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Doing Research in Public Housing: Implementation Issues From Philadelphia's 11th Street Corridor Community Policing Program

NCJ Number
Justice Research and Policy Volume: 1 Issue: 1 Dated: Spring 1999 Pages: 67-95
Date Published
29 pages

This paper reviews the lessons learned from the implementation of a community policing program initiated in five public housing developments along the 11th Street Corridor in Philadelphia.


The paper presents recommendations that may help other researchers, practitioners, and policy makers better develop, implement, and evaluate programs in the complex community settings of public housing. Attention is given to five implementation concerns: integration with other Public Housing Authority initiatives, integration with the Public Housing Authority Police Department, integration with the community, the culture of the Public Housing Authority, and the need for greater external community involvement. After reviewing crime in public housing and police operations in public housing, the authors discuss how the police enterprise has dealt with public housing, providing examples of several programs designed to make public housing safer. This is followed by a discussion of the public housing context in general and the situation in Philadelphia in particular. A review of the 11th Street Corridor Program is followed by an outline of the implementation difficulties encountered. The concluding section summarizes the lessons learned. The authors note that the results of this study are encouraging, in that they suggest it is possible to structure viable partnerships between the police and the community within public housing contexts. These partnerships, however, require a significant contribution from the police, the community, and especially from the Public Housing Authority. 54 references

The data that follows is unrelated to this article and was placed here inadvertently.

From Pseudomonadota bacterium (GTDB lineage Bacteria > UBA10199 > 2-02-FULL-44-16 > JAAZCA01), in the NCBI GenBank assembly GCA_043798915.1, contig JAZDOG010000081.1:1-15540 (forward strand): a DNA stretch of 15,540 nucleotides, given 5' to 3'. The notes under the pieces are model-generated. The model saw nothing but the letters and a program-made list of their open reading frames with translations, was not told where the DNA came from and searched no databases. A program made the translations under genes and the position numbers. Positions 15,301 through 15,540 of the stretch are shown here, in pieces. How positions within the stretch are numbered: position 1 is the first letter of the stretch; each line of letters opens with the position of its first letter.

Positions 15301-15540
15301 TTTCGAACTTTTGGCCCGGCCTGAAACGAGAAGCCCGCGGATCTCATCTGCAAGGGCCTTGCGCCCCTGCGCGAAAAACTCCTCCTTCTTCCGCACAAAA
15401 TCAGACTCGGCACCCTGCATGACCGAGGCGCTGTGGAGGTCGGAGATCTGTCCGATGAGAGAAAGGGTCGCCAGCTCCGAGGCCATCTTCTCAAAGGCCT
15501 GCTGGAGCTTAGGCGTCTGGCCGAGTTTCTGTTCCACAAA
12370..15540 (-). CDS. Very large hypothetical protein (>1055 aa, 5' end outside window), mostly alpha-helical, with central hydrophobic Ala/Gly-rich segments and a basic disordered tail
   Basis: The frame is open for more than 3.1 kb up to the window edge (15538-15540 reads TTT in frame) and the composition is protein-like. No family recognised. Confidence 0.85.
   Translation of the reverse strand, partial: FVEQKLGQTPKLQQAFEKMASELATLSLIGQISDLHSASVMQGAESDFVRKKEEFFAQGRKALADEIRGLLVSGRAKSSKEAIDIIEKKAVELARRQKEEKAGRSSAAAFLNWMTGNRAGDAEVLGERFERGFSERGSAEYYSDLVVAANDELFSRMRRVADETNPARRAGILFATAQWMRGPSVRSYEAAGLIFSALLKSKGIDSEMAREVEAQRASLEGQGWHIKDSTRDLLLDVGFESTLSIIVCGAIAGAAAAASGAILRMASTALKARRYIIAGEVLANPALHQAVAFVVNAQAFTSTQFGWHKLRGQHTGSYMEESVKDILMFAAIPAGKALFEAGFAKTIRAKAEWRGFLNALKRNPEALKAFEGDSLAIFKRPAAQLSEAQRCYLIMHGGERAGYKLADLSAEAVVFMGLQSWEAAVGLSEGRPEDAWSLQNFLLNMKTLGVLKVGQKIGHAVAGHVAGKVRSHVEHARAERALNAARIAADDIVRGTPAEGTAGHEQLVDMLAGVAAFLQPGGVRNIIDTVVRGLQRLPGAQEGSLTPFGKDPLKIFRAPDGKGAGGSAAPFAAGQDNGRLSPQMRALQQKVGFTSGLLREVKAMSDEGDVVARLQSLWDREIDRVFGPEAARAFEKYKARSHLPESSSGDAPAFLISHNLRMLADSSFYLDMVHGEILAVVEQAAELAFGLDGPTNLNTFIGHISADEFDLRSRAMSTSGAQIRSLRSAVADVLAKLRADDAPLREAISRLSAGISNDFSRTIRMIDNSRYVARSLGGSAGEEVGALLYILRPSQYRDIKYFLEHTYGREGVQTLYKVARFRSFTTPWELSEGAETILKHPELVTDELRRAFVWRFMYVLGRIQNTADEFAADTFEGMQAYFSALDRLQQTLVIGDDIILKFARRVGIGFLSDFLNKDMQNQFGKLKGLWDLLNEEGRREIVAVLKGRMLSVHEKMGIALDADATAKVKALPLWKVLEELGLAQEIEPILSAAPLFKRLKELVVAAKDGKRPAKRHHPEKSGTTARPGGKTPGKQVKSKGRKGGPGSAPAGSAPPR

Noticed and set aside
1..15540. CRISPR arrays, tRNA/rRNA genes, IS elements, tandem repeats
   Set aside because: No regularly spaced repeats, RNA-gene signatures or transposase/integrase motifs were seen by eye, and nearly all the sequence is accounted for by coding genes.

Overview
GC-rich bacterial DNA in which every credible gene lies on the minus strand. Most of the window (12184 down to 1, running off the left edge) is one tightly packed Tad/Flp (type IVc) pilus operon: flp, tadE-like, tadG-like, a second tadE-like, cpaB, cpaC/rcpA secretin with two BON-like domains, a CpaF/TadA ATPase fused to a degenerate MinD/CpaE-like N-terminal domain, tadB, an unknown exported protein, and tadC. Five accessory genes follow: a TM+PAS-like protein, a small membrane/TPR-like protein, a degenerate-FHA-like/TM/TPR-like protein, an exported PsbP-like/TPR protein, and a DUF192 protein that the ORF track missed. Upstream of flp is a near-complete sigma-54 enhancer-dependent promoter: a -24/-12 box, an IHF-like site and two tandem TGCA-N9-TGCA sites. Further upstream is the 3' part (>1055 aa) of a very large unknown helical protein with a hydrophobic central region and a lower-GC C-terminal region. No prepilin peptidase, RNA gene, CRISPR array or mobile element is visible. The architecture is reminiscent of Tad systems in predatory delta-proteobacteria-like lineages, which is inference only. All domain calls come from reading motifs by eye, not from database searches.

Date Published: January 1, 1999